Formation of radioactive atoms from cosmic rays
Cosmic Rays collisions
A primary cosmic particle entering the Earth’s atmosphere generates a shower of secondary particles. Collisions with oxygen or nitrogen nuclei create radioelements such as radiocarbon or tritium. Some secondary particles will reach the ground and hundreds of them pass through our bodies every second. This cosmic bombardment makes up a part of the natural radioactivity we are constantly exposed to.
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The Earth is constantly being bombarded by ‘cosmic rays‘, highly energetic particles coming from the depths of space. These particles (known as primary) can be either electrically charged – with protons making up 86% of charged particles, alphas making up 13% and the remainder consisting of heavy nuclei – or neutral, in which case they primarily consist of photons and neutrinos.
The energy of these cosmic rays varies enormously, as the variable magnetic field of the stars is capable of accelerating certain charged particles to energies of over 1 billion electronvolts and much more. When these particles then approach the Earth they are deflected by our planet magnetic field, which serves as a giant shield against these extraterrestrial bombardments. This shield is weakest, however, near the magnetic poles, and it is the cosmic rays which manage to penetrate that are the cause of the aurora borealis.
Upon entering the higher layers of the atmosphere the cosmic rays start colliding with nuclei, causing an explosion of pieces of subatomic shrapnel which in turn crash into other atoms. This chain reaction of collisions produces a host of ‘secondary‘ particles, some of which will reach the Earth surface like muons (particles similar to electrons, but 200 times heavier and highly unstable) and neutrinos.
The majority of these neutrinos are produced by the Sun, though others come from further in the galaxy. Some neutrinos are produced in the upper atmosphere from the collisions of other cosmic particles. Billions of these ghostly particles pass through our bodies every second, causing no damage as they practically never interact with matter.
Muons interact little and do not produce radioactivity. Neutrinos, which are capable of passing unhindered through an object as wide as a star, very rarely produce any secondary particles.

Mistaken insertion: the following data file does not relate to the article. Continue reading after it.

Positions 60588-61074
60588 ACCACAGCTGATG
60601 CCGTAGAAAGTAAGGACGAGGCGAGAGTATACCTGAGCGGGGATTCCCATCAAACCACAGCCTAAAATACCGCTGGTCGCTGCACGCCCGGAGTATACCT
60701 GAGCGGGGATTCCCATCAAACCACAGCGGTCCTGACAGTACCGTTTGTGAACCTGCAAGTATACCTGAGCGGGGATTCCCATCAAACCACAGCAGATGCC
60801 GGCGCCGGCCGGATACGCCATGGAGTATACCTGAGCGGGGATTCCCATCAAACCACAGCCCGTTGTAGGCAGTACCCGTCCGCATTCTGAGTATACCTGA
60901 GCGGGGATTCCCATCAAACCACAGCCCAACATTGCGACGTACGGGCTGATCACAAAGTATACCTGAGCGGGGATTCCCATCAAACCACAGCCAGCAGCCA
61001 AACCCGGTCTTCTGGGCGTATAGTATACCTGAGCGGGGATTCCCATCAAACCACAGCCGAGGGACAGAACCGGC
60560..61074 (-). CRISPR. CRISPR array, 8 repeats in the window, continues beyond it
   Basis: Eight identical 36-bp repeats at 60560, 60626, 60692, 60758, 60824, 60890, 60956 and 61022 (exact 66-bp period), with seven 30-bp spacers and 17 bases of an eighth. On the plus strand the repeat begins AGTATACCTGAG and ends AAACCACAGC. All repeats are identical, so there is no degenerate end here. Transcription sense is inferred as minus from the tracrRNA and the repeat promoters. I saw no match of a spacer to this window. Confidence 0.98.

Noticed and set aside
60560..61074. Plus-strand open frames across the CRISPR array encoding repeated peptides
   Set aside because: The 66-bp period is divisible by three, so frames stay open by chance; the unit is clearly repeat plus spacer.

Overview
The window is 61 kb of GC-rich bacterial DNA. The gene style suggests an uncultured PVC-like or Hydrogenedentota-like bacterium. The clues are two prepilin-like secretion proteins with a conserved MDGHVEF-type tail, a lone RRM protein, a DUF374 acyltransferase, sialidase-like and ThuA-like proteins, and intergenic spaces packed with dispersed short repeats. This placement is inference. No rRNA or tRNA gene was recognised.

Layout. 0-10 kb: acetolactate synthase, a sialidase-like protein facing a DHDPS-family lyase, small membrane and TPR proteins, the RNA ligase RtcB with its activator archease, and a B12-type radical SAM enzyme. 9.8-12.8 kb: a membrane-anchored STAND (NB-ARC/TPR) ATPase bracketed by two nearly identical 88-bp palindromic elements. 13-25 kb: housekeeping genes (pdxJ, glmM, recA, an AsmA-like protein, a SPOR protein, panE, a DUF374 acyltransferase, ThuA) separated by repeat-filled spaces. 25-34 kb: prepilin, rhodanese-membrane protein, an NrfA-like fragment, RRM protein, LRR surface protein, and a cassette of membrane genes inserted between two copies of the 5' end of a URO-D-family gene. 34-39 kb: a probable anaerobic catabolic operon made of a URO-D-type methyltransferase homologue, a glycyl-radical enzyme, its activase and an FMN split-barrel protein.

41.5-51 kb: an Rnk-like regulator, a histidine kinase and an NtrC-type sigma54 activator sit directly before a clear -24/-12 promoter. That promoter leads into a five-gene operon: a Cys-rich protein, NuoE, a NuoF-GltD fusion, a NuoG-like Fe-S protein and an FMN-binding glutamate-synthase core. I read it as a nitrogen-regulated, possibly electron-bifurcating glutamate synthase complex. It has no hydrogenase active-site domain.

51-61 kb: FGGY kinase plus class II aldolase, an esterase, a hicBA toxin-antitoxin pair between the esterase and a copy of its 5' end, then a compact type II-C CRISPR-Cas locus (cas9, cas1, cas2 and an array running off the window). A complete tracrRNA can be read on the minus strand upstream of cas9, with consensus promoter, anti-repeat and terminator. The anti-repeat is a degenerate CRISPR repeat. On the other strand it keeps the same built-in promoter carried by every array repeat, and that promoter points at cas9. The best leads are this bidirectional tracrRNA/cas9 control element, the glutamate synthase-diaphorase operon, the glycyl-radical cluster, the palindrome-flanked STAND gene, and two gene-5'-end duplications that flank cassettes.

During the development of the shower of particles that follows the initial collision, many of the atomic nuclei in the atmosphere that serve as a target could be broken, protons and neutrons emitted. These neutrons can penetrate into the nuclei of other atoms, mainly oxygen and nitrogen, to make them radioactive. These radioactive nuclei, byproducts of cosmic radiations, are called cosmogenic.
One of these neutrons entering a nucleus of nitrogen from the air triggers the ejection of a proton or a proton bound to two neutrons (a tritium nucleus). In the first case, the nitrogen is transformed into radioactive carbon-14; in the second case the nitrogen is transformed into stable carbon-12 but is accompanied by radioactive tritium.
Main cosmogenic nuclei
Carbon-14 and tritium are the main radioactive elements generated by cosmic rays. The inventory represents the total activity in the atmosphere estimated at the scale of the Earth (1 PBQ equals 1 million giga-bequerel). Some of the carbon-14 is absorbed by plants and for tritium in water. The order of magnitude of activities are of millibecquerels per cubic meter of air.
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Among the “cosmogenic” nuclei created in these atmospheric collisions, some are radioactive: notably carbon 14, tritium, beryllium 7 and beryllium 10. Some of these decay rapidly whereas others, such as carbon 14 (created from nitrogen found in the air) live for longer. Molecules of this carbon 14 are therefore often absorbed by plants alongside ordinary carbon, meaning that all living matter contains traces of this radioisotope.
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